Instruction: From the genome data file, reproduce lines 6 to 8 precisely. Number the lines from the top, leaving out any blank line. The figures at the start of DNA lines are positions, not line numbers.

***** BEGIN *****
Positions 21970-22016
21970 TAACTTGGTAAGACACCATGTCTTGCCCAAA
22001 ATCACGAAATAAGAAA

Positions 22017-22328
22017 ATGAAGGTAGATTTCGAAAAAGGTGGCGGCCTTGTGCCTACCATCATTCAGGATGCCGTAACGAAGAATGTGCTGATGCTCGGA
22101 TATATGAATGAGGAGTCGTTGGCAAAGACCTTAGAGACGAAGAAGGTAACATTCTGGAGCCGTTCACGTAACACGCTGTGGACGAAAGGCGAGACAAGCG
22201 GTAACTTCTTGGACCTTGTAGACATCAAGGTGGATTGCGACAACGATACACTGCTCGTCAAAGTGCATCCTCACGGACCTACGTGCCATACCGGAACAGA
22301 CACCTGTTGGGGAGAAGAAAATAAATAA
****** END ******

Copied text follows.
22101 TATATGAATGAGGAGTCGTTGGCAAAGACCTTAGAGACGAAGAAGGTAACATTCTGGAGCCGTTCACGTAACACGCTGTGGACGAAAGGCGAGACAAGCG
22201 GTAACTTCTTGGACCTTGTAGACATCAAGGTGGATTGCGACAACGATACACTGCTCGTCAAAGTGCATCCTCACGGACCTACGTGCCATACCGGAACAGA
22301 CACCTGTTGGGGAGAAGAAAATAAATAA